Figure 2. (A) Masked presentation; (B) Unmasked presentation. Both figures depict grand average ERPs, merged across electrodes ROI of N170 and between attentive and inattentive conditions (above); Scalp-Current-Density maps between 160 and 190 ms after the presentation of emotional stimuli, corresponding to N170 time window (below). Each ERP (and map) represents a different emotional condition: Anger (A—black), Fear (F—red), Happiness (H—blue), neutral (N—green).
Masked presentation. Angry and fearful facial expressions elicited a greater negativity compared with happy and neutral faces [“Emotion”: F(3,39) = 9.26, MSE = 4, ε = 1, p < 0.0001, = 0.42; A = –4.77 and F = –4.6 < H = –3.79 < N = –3; post hoc comparisons: ps < 0.05].
Unmasked presentation. No significant result was found.
Targets elicited an earlier peak compared to non-targets [“Target Category”: F(1,13) = 6.6, MSE = 236, ε = 0.1, p < 0.024, = 0.34; mean values: 231 vs. 234 ms respectively], as well unmasked in comparison to masked stimuli [“Presentation”: F(1,13) = 5.89, MSE = 242, ε = 1, p < 0.03, η2 = 0.32; mean values: 231 vs. 235 ms respectively]. This component peaked earlier over right than left leads, as proved by “ROI” factor [F(1,13) = 6.89, MSE = 134, ε = 1, p < 0.02, = 0.35; mean values: 231 vs. 234 ms respectively].
Masked presentation. “Target Category” factor was significant [F(1,13) = 6.64, MSE = 220, ε = 1, p < 0.023, = 0.34; mean values: T = 232 ms vs. NT = 237 ms], as well as “ROI” per se [F(1,13) = 9.53, MSE = 54, ε = 1, p < 0.009, η2 = 0.42; mean values: Rh = 233 ms vs. Lf = 236 ms].
Unmasked presentation. No significant result was found.
Amplitude was greater for unmasked (6.1 μV) than masked (1.6 μV) stimuli as shown by means of “Presentation” factor per se [F(1,13) = 51.85, MSE = 41, ε = 1, p < 0.0001, η2 = 0.8; see Figure 3].
Figure 3. It depicts the strong negative effect (VAN = visual awareness negativity) between 200 and 260 ms after the stimulus onset, over occipital brain regions, and are computed as the difference wave between masked and unmasked stimuli, independently of attentional condition and type of emotion. On the right side of the figure, scalp-current-density maps, computed in the same time window, show the electrical scalp distribution of masked (bottom), unmasked (middle) stimuli and their difference (top).
Masked presentation. No significant result was found.
Unmasked presentation. No significant result was found.
The peak was earlier for unmasked (281 ms) than masked (304 ms) [“Presentation”: F(1,13) = 51.45, MSE = 1147, ε = 1, p < 0.0001, η2 = 0.80]. The interaction with “Emotion” factor showed that each emotional category of unmasked faces elicited a earlier peak compared to the same emotional category of masked stimuli [F(3,39) = 3.83, MSE = 151, ε = 0.73, p < 0.03, = 0.23; mean values: A—276 ms vs. 305 ms; F—283 ms vs. 304 ms; H—279 ms vs. 304 ms; N—285 ms vs. 303 ms; ps < 0.0001].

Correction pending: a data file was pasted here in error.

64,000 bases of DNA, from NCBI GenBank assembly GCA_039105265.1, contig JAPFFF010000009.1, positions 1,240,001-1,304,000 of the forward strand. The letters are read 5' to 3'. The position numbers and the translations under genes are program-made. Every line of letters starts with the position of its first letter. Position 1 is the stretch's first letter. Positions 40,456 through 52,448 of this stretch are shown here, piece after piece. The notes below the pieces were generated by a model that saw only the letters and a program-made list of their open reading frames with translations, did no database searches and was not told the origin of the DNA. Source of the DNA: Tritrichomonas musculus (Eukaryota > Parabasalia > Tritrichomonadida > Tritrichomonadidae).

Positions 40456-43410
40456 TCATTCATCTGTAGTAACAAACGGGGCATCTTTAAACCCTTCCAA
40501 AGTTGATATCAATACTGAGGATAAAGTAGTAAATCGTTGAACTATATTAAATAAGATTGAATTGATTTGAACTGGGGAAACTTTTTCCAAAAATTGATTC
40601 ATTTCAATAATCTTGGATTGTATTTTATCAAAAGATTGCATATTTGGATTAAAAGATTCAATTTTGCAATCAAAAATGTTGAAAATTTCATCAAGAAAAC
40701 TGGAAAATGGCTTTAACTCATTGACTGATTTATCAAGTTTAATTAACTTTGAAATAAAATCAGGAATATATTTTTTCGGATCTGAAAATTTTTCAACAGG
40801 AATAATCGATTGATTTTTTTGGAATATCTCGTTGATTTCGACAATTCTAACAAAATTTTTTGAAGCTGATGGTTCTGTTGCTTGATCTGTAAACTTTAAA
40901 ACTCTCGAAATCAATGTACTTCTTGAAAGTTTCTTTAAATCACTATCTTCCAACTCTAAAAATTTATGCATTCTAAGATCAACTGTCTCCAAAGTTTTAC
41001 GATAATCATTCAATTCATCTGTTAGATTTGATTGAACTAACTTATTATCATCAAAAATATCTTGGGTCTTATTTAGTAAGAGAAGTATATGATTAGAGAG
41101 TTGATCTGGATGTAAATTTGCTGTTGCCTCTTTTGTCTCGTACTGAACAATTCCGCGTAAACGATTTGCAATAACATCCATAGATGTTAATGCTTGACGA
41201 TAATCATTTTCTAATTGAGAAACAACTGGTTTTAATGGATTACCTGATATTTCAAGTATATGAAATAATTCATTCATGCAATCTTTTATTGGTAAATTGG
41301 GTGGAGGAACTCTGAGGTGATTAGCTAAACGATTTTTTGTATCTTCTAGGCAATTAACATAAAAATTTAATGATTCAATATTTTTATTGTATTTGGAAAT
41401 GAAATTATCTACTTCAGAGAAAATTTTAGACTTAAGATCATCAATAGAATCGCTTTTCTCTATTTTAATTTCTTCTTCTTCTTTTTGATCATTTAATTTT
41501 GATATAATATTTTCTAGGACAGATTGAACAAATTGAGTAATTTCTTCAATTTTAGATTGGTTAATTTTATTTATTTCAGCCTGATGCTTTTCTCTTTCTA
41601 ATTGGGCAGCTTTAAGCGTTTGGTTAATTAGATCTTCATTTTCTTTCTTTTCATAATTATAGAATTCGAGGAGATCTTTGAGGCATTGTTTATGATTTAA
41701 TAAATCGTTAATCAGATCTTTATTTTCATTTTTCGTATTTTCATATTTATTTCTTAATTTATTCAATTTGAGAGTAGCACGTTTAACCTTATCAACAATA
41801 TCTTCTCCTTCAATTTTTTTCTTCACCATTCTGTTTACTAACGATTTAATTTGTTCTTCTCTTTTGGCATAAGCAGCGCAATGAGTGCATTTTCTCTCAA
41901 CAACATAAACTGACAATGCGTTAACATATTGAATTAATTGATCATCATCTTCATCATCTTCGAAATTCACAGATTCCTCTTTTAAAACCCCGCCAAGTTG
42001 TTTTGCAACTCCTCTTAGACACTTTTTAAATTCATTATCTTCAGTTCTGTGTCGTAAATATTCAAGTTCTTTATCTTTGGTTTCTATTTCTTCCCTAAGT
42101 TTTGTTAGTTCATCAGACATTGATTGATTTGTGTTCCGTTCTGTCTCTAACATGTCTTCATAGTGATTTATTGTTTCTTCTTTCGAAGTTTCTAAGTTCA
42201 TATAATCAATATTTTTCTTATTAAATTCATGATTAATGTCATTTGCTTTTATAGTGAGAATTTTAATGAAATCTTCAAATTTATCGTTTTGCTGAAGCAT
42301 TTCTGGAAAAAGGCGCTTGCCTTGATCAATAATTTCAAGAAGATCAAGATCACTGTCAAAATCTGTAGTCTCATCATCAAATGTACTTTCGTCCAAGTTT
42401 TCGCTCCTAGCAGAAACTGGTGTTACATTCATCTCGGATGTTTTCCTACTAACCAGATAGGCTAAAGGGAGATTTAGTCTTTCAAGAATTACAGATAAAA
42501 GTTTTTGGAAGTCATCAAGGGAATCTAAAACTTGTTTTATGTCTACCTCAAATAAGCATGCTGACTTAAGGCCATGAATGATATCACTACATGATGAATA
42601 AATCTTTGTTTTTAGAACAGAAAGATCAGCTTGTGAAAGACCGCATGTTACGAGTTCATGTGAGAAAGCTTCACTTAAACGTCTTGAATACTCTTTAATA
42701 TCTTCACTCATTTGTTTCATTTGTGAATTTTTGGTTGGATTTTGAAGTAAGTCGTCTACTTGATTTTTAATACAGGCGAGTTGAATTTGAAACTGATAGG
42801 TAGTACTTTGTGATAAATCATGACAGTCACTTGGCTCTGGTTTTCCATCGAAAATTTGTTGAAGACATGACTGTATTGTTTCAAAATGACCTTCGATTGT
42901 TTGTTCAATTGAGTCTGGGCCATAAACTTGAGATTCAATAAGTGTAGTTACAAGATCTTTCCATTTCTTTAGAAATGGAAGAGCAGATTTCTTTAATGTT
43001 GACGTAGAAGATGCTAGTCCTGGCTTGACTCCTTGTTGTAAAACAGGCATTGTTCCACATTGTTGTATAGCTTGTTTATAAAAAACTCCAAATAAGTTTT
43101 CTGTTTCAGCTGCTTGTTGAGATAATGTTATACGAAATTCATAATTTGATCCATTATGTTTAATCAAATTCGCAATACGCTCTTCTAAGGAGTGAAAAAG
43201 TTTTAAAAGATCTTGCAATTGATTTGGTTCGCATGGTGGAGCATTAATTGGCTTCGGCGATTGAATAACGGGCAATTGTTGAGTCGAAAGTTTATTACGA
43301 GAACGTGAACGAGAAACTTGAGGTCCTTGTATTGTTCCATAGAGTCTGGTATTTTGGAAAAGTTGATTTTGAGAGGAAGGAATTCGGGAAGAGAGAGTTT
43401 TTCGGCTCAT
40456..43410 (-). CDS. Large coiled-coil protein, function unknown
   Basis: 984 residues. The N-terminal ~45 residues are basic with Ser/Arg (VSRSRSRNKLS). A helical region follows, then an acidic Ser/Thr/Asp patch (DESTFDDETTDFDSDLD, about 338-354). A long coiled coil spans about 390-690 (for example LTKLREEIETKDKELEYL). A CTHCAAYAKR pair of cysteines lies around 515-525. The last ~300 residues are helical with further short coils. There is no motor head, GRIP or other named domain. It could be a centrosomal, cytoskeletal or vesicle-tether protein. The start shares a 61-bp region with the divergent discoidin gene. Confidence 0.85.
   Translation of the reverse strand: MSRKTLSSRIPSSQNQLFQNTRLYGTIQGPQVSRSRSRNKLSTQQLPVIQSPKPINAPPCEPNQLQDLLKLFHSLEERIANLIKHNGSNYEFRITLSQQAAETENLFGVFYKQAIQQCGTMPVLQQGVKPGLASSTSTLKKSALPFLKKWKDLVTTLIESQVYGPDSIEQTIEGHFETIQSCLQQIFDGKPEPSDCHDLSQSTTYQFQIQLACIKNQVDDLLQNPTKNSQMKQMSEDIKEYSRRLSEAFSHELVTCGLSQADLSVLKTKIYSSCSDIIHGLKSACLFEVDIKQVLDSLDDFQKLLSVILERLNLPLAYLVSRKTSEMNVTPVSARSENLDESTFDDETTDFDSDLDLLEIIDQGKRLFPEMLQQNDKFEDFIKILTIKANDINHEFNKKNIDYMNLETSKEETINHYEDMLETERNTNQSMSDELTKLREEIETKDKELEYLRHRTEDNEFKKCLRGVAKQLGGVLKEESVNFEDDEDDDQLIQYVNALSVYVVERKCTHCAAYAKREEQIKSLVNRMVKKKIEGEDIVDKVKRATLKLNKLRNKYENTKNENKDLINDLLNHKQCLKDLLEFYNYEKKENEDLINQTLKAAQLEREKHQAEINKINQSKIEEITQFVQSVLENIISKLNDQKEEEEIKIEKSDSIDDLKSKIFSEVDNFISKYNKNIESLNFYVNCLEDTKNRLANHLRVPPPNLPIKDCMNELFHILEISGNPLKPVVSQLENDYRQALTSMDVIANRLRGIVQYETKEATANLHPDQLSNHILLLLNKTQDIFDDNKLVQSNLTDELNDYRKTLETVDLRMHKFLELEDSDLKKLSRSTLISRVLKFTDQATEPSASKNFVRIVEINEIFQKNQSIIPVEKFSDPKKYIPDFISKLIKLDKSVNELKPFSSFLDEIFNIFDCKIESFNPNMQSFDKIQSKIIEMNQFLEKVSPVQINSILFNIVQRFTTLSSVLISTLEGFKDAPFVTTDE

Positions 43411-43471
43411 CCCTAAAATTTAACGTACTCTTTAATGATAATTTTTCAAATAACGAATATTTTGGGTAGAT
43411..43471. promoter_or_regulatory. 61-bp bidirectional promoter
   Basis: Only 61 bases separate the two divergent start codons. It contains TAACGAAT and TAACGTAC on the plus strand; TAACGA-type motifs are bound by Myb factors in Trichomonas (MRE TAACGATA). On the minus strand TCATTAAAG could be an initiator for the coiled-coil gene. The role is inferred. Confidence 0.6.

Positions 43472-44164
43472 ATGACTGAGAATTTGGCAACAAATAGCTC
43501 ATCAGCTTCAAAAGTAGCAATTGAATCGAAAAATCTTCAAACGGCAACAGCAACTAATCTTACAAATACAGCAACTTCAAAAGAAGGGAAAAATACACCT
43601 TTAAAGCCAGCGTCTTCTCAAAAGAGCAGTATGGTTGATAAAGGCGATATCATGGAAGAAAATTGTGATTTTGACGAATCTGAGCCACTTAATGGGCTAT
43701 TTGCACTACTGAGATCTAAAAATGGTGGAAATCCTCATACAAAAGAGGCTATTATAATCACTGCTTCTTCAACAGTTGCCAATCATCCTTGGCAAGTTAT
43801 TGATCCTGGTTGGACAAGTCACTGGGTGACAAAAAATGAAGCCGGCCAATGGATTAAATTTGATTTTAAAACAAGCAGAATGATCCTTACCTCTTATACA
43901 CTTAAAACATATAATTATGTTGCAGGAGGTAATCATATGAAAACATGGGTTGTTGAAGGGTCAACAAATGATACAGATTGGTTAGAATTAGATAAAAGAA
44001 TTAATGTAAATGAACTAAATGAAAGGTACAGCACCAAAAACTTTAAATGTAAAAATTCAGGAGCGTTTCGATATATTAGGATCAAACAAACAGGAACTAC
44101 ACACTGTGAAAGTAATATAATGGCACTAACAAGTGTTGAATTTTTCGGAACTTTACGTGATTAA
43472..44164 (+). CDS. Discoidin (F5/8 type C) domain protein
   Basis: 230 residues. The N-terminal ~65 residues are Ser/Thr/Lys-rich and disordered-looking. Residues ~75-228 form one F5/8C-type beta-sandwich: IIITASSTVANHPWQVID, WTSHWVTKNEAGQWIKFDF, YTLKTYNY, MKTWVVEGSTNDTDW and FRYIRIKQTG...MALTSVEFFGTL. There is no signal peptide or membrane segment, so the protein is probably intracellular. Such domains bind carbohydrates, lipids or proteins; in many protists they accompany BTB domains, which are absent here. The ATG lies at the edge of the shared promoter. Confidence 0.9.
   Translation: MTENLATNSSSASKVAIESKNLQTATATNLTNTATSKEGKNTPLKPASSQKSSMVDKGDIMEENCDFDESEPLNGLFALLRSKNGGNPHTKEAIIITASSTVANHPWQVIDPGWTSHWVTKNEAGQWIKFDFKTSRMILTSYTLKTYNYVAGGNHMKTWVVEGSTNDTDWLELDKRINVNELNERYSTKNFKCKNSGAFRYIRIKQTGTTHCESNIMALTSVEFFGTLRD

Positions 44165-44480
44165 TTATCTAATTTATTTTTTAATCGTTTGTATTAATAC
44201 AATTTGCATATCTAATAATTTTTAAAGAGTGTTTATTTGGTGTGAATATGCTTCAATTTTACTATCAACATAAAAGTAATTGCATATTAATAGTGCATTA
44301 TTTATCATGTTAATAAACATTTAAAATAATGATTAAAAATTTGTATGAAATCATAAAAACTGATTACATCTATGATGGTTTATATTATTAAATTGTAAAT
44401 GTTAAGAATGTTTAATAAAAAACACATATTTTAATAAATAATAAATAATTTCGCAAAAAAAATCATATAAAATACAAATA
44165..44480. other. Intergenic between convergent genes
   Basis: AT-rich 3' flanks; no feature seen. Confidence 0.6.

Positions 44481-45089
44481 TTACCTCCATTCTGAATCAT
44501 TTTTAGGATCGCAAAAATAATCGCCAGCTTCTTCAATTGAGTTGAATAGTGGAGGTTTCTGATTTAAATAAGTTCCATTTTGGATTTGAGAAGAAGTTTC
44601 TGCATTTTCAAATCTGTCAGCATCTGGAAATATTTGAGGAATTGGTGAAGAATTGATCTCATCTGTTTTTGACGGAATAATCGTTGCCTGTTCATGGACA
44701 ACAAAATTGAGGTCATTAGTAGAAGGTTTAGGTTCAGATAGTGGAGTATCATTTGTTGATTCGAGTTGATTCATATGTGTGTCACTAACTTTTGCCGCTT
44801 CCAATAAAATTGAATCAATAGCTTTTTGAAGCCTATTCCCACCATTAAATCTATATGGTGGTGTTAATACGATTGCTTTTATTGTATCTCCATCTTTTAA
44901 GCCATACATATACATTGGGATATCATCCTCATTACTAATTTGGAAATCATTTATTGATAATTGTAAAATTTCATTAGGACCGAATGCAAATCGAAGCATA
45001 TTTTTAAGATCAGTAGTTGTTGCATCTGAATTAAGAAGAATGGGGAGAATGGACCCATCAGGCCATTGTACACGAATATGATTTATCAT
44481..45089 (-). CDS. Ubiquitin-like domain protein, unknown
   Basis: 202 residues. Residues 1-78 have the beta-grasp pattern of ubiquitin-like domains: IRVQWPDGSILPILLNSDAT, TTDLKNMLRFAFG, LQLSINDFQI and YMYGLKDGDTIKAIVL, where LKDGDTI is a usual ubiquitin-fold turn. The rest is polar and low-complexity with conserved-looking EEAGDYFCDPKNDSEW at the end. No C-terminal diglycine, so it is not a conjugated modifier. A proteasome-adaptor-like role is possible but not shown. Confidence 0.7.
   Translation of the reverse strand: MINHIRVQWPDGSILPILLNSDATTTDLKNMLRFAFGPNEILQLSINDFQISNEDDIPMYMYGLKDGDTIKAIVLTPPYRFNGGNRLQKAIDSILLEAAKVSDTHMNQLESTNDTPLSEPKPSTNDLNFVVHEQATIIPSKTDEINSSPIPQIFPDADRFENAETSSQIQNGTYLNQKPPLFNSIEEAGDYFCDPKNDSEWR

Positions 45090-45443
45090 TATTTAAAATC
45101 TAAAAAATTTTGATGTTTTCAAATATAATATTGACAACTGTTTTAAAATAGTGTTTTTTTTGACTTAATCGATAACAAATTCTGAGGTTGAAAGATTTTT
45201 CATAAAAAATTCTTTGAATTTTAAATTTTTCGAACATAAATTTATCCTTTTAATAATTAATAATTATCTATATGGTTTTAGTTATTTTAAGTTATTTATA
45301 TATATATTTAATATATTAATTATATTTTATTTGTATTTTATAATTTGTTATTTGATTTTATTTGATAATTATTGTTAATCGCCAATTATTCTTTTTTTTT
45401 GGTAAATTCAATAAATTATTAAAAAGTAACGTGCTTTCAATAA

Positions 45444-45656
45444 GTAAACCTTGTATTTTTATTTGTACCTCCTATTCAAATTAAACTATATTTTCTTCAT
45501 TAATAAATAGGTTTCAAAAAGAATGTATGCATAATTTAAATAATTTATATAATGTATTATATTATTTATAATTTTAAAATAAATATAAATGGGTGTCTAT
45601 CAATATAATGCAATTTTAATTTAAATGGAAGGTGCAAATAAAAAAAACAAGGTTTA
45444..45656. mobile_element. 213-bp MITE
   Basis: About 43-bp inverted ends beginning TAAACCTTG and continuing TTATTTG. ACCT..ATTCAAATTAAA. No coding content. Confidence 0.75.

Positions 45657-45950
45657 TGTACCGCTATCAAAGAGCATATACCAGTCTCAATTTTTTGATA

Masked and unmasked presentation. No significant result was found.
Amplitude was significantly different in the Target Category factor only in the masked presentation, where targets (–1.89 μV) elicited a greater amplitude than non-targets (–0.97 μV), as shown by the post hoc comparisons (p < 0.002) of the “Presentation × Target Category” interaction [F(1,13) = 5.65, MSE = 3.14, ε = 1, p < 0.04, = 0.3].
Masked presentation. The “Target Category” factor [F(1,13) = 7.42, MSE = 6.34, ε = 1, p < 0.02, = 0.36] indicated that target (–1.89) stimuli increased the negative amplitude more than the non-target (–0.97) ones.
Unmasked presentation. No significant result was found.
No significant result was found in the separate ANOVAs computed for each type of presentation.
Masked stimuli elicited a smaller negativity compared with unmasked faces [“Presentation”: F(1,13) = 32.7, MSE = 20, ε = 1, p < 0.0001, = 0.72; mean values: 1.87 vs. –0.53 μV], as well as non-targets compared to targets, independently of the type of presentation [“Target Category”: F(1,13) = 12.12, MSE = 2.88, ε = 1, p < 0.004, = 0.48; mean values: 1 vs. 0.39 μV respectively]. This component was greater on the left than right hemisphere [“ROI”: F(1,13) = 6.28, MSE = 9.74, ε = 1, p < 0.03, = 0.33; mean values: 0.3 vs. 1 μV respectively].
Masked presentation. The factor “Target Category” was significant, revealing a greater negativity for targets compared to non-targets [F(1,13) = 14.2, MSE = 1.12, ε = 1, p < 0.003, = 0.52; mean values: T = 1.6 μV vs. NT = 2.1 μV].
Unmasked presentation. The factor “Target Category” was again significant, revealing a greater negativity for targets compared with non-targets [F(1,13) = 5.67, MSE = 3.36, ε = 1, p < 0.04, = 0.3; mean values: T = –0.83 μV vs. NT = –0.24 μV].